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Thread: What is the max output frequency of analog ouput Teensy3.1?

  1. #1
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    What is the max output frequency of analog ouput Teensy3.1?

    Hi all,

    I searched for informations to known how I can generate 10Mhz to 15Mhz sinus signal on analog output (that it will be use to control a NE612 mixer).
    It's possible with Teensy 3.1 ?
    It's depend of the setup in makefile (from fresh generated project with avr-project cmd line ):
    line 21 of Makefile: -> CLOCK = 8000000 must be set to 75000000 ????

    Teensy 3.1 must be over-clocked ?
    It seem that the nominal frequency of Teensy 3.1 is 72Mhz ( https://www.pjrc.com/teensy/teensy31.html#specs )

    Thank you in advance. Bruno

  2. #2
    Senior Member Constantin's Avatar
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    I don't think you're going to get that high on the DAC. My recollection is that it's set up for audio signals in the kHz range, ie less than 44.1kHz.

    I use one of the digital PWM pins as a clock input to a MCP3910 and the highest I've gotten that without over clocking was 12 MHz. With over clocking the pin may reach 15MHz.

    So I would be surprised if you could get a teensy to put out a MHz-level sinusoid signal. Methinks you'd have to invest in a external DAC. Whether the teensy could control it adequately is a different question. But it seems likely that a faster processor is necessary. Anyhow, I'd still buy a teensy - they are awesome MCU's.
    Last edited by Constantin; 09-19-2014 at 02:17 PM.

  3. #3
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    Thank for your reply.

    In fact, I was looking for the easiest way to inject a signal to a NE612 without a colpitts. So as I understand it, the better it is Colpits and an analog output of Teensy3.1 to drive it in VCO.

    So, a question again. How can I set CLOCK speed in make file. With this:
    CLOCK = 75000000

    Any help is welcome.
    Thank, Bruno.

  4. #4
    Senior Member PaulStoffregen's Avatar
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    Start with Arduino, even if you never intend to really use it. Arduino has a "verbose info" option in File > Preferences. Then you can see the compile commands. The clock is set with F_CPU.

    There's also a sample makefile in hardware/teensy/cores/teensy3.

  5. #5
    I think Paul meant that response for a different thread.

    I haven't done it myself, but I suspect your best bet will be a direct digital synthesis (DDS) IC. I understand some of those have built-in mixers and might reduce your component count and complexity overall.

    Regards,
    Dave

  6. #6
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    Hi,
    Yes Mr drg, I don't known that is best solution but the goal is "how to reduce":
    - capacitors ajustement ( UHF spectrum )
    - the number of component on the PCB
    - circuitry
    In a first time, 2 new teensy3.1 are expected and are not delivered yet :-(
    Thank at all. Bruno

  7. #7
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    Hi all,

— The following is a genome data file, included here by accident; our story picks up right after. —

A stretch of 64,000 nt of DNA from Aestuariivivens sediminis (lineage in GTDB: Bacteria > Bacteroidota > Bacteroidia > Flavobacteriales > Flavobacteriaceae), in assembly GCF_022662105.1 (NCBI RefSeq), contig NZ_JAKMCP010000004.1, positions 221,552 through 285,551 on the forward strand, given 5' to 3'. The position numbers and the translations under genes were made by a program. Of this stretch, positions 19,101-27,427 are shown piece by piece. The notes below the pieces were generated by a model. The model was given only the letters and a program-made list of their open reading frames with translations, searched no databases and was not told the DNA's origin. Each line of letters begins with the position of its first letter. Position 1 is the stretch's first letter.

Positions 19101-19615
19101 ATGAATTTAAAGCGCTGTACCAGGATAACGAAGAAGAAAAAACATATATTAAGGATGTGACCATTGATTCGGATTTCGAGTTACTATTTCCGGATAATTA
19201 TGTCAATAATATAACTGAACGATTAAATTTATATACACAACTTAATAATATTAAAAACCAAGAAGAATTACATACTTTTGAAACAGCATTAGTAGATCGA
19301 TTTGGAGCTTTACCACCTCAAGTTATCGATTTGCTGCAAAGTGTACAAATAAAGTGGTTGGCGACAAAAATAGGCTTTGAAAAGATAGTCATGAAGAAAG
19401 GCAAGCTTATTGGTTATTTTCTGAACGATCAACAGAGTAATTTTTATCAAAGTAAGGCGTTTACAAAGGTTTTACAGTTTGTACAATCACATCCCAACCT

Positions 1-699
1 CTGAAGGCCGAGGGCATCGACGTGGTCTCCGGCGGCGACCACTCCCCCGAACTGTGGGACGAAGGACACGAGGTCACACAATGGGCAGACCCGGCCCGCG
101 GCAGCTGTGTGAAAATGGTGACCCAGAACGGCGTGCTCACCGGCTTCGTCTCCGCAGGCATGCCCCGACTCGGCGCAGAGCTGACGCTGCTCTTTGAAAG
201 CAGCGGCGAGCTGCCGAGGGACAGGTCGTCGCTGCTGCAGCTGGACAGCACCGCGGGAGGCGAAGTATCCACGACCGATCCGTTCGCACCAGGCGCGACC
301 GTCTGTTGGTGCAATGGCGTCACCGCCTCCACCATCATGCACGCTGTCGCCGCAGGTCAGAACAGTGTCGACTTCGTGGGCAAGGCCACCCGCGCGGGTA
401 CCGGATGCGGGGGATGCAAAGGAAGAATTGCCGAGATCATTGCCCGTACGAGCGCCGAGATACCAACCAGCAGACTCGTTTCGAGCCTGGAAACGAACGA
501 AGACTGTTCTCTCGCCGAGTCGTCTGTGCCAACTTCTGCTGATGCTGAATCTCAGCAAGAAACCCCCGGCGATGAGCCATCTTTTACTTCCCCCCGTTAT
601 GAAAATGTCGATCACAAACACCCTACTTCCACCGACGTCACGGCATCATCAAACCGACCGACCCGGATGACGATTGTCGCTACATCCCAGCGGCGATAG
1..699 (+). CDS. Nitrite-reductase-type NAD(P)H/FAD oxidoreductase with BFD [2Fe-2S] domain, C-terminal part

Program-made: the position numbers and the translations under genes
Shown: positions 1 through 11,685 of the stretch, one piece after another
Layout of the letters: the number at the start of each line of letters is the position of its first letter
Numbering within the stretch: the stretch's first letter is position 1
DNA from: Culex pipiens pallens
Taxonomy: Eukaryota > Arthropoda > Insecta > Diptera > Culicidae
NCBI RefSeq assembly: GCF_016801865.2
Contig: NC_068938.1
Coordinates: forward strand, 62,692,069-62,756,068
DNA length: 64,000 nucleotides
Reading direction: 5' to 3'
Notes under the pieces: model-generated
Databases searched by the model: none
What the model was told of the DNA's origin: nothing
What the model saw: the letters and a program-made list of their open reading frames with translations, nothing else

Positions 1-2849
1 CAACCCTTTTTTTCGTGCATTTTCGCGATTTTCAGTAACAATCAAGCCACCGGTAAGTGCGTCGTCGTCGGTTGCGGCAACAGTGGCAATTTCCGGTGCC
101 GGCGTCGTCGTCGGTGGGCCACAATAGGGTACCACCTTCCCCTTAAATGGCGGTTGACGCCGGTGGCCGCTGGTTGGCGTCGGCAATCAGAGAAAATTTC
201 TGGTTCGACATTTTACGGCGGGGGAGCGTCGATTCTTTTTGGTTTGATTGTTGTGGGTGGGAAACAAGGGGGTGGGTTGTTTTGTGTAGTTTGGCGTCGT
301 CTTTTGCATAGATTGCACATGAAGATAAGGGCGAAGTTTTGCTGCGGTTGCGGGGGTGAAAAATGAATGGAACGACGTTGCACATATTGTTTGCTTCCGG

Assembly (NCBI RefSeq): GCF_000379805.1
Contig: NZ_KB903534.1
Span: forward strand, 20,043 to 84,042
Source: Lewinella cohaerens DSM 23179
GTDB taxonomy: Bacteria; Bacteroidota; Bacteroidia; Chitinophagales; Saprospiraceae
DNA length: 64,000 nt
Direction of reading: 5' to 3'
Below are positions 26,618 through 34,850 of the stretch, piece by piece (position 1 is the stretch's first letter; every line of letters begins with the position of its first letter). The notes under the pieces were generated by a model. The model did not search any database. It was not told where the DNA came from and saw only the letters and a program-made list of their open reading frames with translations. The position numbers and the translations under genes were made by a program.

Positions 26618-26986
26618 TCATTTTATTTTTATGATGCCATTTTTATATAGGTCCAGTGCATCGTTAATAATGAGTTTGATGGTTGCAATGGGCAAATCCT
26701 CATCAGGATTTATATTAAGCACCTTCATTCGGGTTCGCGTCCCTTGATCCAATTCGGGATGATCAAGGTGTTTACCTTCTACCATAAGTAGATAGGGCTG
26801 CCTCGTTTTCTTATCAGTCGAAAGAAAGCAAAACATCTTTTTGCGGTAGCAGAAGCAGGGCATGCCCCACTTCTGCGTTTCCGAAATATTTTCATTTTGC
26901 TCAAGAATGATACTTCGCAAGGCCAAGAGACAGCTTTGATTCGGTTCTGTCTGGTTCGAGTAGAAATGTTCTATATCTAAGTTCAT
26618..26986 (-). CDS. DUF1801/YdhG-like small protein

Here the benchmark with my Teensy 3.1. The goal was to known the max output frequency on DAC (A14 output). The conditions of tests are:
    . Teensy must generate an sine wave and square wave in "good form" with minor distortion or best, no distorsion.
    . Teensy program don't do nothing else.

    Click image for larger version. 

Name:	Capture d’écran 2014-10-14 à 09.16.04.png 
Views:	1099 
Size:	62.6 KB 
ID:	2790

    sine program here:
    /*
    Sine generator.
    It works with A14/DAC on Teensy 3.1
    Autor: Bruno Poultier.
    Goal: Testing the max frequency available on A14/DAC with sine wave

    Tests conditions:
    . The same source has been compiled whith various CPU clocks: 96Mhz, 72Mhz, 48Mhz and 24Mhz
    . 12 bits resolution (max)
    . the output is free of charge (no capacitor, resistor, etc)
    . the output signal must be clean (beautiful sine)

    This example code is based on PJRC project.
    */


    float _2pi = 3.14159265 * 2;

    // 2 * pi() ~ 6.28 / 0.01 => 628 dots
    const int DOT = 628;
    float amplitude[DOT];

    /**
    Fill array with all values.
    arg: none
    return: none
    **/
    void fillAmplitude(){
    for ( int x = 0 ; x < DOT ; x++){
    amplitude[x] = (sin( x * 0.01 ) * 2000.0 ) + 2050.0F;
    } // eo for
    }

    /**
    Create the sine wave with the precalculated values
    arg: none
    retur: none
    **/
    void preCalculatedAmplitude(){
    // sine wave
    while(1){
    for ( int i = 0 ; i < DOT ; i++){
    analogWrite(A14, amplitude[i]);
    }//eo for
    }//oe while 1
    }

    /**
    create sine wave dynamically and send value to the A14.
    arg: none
    return: none
    **/
    void computeSine(){
    float phase = 0.0F;
    while(1){
    float amp = sin(phase) * 2000.0 + 2050.0;
    analogWrite(A14, (int) amp);
    phase = phase + 0.01;
    if (phase >= _2pi) phase -= _2pi;
    }//eo while 1
    }

    /**
    initialize all mandatory elements
    arg: none
    return: none
    **/
    void setup() {
    analogWriteResolution(12); // DAC setup.
    fillAmplitude();
    }


    void loop() {
    preCalculatedAmplitude();
    // computeSine();
    }


    Square program here:
    /*
    Square generator.
    It works with A14/DAC on Teensy 3.1 only.
    Autor: Bruno Poultier.
    Goal: Testing the max frequency available on A14/DAC with square output wave

    Tests conditions: